I think I know what you are concerned about. May be I did not explain my 
solution very clearly.
(i) Using a variable named last_syslogger_file_time replace 
first_syslogger_file_time in syslogger.c. When postmaster initialize logger 
process,   last_syslogger_file_time will be assign the time stamp when logger 
start, then fork the child process for logger. Later logger will create a log 
file based on last_syslogger_file_time . And   last_syslogger_file_time in the 
postmaster process will be inherited by other  auxiliary processes 

(ii) when pgstat process initialize, it will read  last_syslogger_file_time 
from pg stat file of last time (because pgstat process will write it to pg stat 
file). And then pgstat process will get last_syslogger_file_time inherit from 
postmaster,  if this version of  last_syslogger_file_time is larger then that 
read from the stat file, it means logger create a new log file so use it as the 
latest value; else means pgstat process crashed before, so it need to use the 
value from stat file as the latest.
(iii) when logger rotate a log file, it will assign time stamp to 
last_syslogger_file_time  and send it to pg_stat process. And pg_stat process 
will write last_syslogger_file_time to stat file so can be read by other 
(iiii) Adding a stat function named pg_stat_get_log_file_name, when user call 
it, it will read  last_syslogger_file_time from stat file and construct the log 
file name based on log file name format and last_syslogger_file_time, return 
the log file name eventually.

However, there is a risk for this solution: when logger create a new log file 
and then try to send new last_syslogger_file_time to pg_stat process, and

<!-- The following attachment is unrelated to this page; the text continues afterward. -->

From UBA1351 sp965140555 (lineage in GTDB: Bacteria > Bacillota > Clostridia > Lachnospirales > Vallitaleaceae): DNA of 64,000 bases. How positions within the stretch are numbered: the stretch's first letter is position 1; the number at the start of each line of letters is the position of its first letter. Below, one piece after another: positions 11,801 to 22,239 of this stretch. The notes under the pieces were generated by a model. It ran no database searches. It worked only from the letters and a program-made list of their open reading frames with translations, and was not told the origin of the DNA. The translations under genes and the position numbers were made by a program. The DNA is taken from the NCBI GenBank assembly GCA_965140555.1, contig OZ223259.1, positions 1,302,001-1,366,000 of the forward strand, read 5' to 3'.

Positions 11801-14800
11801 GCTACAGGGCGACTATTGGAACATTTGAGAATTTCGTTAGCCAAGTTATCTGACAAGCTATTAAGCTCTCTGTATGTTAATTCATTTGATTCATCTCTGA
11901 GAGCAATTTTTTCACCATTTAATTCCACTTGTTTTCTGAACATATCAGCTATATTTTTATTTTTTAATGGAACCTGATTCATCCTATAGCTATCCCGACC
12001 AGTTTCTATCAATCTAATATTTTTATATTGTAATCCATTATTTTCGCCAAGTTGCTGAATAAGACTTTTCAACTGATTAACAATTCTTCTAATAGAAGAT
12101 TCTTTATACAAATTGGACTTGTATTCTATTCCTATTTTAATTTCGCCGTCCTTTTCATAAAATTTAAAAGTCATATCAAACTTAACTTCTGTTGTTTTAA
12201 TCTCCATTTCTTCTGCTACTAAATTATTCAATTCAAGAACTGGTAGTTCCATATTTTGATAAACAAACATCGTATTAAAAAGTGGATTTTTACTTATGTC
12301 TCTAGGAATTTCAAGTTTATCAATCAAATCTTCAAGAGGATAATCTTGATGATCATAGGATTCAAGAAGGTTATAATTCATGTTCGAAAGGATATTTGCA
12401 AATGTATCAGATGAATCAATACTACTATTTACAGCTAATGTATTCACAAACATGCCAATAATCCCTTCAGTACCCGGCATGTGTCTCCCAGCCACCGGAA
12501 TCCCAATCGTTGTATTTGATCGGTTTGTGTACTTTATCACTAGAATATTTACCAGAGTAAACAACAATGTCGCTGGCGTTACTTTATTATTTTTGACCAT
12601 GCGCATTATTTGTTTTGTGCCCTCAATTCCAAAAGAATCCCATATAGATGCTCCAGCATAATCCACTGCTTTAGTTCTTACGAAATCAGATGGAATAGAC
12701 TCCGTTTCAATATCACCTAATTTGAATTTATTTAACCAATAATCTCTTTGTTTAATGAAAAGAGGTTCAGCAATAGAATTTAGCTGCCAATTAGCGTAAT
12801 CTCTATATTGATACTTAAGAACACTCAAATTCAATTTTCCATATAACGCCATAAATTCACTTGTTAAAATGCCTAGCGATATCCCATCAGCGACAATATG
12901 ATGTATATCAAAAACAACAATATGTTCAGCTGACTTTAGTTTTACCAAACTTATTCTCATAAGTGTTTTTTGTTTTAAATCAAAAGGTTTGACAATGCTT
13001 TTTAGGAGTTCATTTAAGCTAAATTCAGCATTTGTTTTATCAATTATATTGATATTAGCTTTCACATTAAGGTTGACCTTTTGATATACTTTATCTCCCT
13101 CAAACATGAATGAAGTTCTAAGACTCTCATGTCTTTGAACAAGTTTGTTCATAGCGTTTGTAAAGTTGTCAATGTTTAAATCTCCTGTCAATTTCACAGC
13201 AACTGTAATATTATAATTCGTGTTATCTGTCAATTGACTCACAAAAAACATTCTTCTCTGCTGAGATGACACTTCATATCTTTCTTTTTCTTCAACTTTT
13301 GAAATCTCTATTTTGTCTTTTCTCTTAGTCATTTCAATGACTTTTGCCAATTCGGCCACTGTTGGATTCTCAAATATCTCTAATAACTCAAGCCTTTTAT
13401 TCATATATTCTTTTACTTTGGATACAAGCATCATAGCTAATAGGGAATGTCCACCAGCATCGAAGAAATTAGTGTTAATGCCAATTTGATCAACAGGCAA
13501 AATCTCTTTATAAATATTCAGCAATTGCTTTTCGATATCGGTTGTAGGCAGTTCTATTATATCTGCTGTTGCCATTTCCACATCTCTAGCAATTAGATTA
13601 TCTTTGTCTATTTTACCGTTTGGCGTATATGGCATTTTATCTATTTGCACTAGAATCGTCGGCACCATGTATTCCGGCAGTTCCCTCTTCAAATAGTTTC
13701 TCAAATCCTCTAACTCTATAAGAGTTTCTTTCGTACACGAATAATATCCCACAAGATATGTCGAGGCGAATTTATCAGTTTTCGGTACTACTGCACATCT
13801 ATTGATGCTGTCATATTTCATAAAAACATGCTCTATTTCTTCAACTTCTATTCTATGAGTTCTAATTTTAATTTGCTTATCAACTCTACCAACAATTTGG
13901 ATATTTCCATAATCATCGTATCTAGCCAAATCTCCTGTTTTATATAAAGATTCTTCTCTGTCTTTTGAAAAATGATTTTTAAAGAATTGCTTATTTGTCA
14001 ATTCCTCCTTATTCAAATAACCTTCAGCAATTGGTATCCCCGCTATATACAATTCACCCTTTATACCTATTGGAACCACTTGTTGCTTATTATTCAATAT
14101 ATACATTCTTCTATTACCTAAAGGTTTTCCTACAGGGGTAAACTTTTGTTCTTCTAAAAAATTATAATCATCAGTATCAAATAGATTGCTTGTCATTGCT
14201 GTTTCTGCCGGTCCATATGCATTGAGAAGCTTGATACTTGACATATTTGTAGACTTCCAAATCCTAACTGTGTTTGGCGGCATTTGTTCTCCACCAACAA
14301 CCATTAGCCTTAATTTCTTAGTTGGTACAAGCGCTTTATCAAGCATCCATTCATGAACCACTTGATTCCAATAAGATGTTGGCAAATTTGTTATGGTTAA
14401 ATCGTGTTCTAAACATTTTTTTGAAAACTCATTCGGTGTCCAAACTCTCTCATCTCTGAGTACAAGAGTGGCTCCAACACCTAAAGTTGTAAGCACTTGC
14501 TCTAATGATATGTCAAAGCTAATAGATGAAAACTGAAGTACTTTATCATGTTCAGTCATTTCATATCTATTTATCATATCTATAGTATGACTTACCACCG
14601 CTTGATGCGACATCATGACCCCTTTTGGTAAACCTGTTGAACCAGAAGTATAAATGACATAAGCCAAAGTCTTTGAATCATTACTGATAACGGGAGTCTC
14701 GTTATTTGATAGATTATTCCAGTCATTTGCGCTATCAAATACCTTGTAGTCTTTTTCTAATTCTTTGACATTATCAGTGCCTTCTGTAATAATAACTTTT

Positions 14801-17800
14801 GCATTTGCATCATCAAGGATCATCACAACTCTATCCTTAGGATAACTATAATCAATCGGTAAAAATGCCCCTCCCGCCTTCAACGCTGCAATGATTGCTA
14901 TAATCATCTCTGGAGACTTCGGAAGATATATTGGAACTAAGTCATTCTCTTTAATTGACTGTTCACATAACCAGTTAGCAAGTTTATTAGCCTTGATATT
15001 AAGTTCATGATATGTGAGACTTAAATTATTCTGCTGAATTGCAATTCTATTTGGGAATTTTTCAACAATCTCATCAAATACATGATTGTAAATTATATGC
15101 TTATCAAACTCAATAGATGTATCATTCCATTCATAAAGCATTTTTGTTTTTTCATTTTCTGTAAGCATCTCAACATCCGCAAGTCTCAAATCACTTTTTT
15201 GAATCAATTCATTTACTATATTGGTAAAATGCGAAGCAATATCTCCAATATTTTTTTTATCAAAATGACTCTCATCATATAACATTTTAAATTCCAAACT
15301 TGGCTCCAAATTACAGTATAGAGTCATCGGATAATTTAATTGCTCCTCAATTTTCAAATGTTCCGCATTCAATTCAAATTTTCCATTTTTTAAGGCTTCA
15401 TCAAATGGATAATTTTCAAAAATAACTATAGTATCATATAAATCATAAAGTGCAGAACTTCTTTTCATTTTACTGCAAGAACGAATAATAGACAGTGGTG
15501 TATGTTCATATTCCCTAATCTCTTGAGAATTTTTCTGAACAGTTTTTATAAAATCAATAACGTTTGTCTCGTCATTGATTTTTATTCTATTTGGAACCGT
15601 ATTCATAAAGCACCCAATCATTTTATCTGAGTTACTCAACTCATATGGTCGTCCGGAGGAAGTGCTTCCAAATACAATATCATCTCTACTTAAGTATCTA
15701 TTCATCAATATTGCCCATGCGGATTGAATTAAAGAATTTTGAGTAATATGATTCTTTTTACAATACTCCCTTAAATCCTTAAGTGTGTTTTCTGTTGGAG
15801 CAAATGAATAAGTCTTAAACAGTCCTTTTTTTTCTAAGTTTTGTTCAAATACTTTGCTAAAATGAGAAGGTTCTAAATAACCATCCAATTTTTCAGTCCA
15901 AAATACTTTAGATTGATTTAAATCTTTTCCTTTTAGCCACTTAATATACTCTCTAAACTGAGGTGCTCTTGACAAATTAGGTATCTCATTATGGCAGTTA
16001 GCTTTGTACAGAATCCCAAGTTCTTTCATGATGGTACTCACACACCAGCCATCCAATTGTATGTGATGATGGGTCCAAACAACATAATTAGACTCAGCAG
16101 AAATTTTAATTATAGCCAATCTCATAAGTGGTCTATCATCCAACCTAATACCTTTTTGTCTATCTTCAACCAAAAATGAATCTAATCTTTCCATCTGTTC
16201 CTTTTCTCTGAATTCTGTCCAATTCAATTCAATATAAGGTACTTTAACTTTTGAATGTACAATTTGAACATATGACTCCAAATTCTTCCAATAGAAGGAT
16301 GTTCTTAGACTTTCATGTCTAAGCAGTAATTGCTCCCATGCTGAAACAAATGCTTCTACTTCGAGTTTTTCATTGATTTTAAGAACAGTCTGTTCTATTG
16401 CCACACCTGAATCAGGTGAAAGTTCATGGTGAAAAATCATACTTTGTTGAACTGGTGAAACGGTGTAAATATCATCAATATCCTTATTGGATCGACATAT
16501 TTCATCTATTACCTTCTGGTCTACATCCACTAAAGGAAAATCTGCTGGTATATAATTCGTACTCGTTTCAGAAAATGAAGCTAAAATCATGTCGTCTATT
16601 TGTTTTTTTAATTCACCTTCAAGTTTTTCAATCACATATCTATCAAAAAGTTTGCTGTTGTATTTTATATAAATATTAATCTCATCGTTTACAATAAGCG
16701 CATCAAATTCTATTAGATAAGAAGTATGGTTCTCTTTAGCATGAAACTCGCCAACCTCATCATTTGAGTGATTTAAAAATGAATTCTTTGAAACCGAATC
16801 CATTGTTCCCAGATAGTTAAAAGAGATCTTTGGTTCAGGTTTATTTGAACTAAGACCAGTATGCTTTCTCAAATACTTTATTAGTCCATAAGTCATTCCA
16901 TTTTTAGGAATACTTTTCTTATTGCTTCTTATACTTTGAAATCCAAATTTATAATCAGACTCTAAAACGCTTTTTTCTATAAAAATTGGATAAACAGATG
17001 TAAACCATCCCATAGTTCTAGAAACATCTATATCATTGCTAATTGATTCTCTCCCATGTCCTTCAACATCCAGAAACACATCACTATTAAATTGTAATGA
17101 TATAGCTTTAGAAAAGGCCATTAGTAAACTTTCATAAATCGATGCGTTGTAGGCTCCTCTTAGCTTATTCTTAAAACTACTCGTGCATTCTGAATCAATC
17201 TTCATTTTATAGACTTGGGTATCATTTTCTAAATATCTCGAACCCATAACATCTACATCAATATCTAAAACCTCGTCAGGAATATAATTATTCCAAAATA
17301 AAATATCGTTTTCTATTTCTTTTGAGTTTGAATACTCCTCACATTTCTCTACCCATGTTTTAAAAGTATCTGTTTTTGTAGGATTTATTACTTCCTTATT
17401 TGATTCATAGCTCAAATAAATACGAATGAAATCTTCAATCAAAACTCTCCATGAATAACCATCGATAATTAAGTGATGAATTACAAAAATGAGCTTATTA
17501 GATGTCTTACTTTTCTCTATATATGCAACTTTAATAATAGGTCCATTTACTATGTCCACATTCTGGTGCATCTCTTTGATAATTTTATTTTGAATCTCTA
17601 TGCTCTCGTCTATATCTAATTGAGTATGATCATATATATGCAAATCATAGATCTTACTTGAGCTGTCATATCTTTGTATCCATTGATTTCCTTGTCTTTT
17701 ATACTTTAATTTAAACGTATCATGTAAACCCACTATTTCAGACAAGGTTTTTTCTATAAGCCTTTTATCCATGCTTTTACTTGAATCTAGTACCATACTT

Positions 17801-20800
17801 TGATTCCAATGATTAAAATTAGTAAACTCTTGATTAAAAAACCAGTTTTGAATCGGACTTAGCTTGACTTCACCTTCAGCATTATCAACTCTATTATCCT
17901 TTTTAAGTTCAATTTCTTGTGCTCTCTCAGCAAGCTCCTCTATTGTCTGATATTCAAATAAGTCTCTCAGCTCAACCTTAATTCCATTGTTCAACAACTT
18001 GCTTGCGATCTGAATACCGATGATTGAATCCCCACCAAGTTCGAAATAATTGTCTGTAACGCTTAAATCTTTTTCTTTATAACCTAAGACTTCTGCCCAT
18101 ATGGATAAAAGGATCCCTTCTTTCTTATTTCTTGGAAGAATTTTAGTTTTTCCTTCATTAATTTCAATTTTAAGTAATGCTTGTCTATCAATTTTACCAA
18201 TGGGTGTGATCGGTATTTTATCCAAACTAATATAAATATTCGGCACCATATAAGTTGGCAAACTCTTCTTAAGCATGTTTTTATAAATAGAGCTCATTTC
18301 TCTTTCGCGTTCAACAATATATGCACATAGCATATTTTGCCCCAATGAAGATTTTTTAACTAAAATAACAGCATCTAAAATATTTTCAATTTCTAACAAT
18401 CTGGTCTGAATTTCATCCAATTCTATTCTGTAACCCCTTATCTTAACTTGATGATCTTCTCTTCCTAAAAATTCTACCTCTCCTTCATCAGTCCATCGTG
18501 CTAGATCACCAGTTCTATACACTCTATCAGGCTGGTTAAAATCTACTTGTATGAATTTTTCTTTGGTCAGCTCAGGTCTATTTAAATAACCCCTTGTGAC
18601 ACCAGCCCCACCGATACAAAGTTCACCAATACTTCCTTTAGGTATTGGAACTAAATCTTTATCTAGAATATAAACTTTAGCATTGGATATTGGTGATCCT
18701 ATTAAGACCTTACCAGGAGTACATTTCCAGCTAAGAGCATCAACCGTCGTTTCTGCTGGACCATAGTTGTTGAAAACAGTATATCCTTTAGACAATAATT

pg_stat process crash at this moment, so the new pg_stat process cannot get the 
latest  last_syslogger_file_time. However, I think this case is a corner case. 

Jerry Yu


------------------ Original ------------------
From:  "Tom Lane";<t...@sss.pgh.pa.us>;
Date:  Thu, Feb 25, 2016 10:47 PM
To:  "Robert Haas"<robertmh...@gmail.com>; 
Cc:  "Euler Taveira"<eu...@timbira.com.br>; "Armor"<yupengst...@qq.com>; 
"Alvaro Herrera"<alvhe...@2ndquadrant.com>; "Pgsql 
Subject:  Re: [HACKERS] get current log file

Robert Haas <robertmh...@gmail.com> writes:
> On Thu, Feb 25, 2016 at 1:15 AM, Euler Taveira <eu...@timbira.com.br>>> wrote:
>>> To pass last_syslogger_file_time, we have 2 solutions: 1, add a
>>> global variable to record last_syslogger_file_time which shared by
>>> backends and syslogger, so backends can get last_syslogger_file_time
>>> very easily; 2 syslogger process send last_syslogger_file_time to pgstat
>>> process when last_syslogger_file_time changes, just as other auxiliary
>>> processes send stat  message to pgstat process, and  pgstat process will
>>> write  last_syslogger_file_time into stat file so that backend can
>>> get last_syslogger_file_time via reading this stat file.

>> I prefer (1) because (i) logfile name is not statistics and (ii) stats
>> collector could not respond in certain circumstances (and even discard
>> some messages).

> (1) seems like a bad idea, because IIUC, the syslogger process doesn't
> currently touch shared memory.  And in fact, shared memory can be
> reset after a backend exits abnormally, but the syslogger (alone among
> all PostgreSQL processes other than the postmaster) lasts across
> multiple such resets.

Yes, allowing the syslogger to depend on shared memory is right out.
I don't particularly care for having it assume the stats collector
exists, either -- in fact, given the current initialization order
it's physically impossible for syslogger to send to stats collector
because the former is started before the latter's communication
socket is made.

I haven't actually heard a use-case for exposing the current log file name
anyway.  But if somebody convinced me that there is one, I should think
that the way to implement it is to report the actual *name*, not
components out of which you could reconstruct the name only by assuming
that you know everything about the current syslogger configuration and
the code that builds log file names.  That's obviously full of race
conditions and code-maintenance hazards.

                        regards, tom lane

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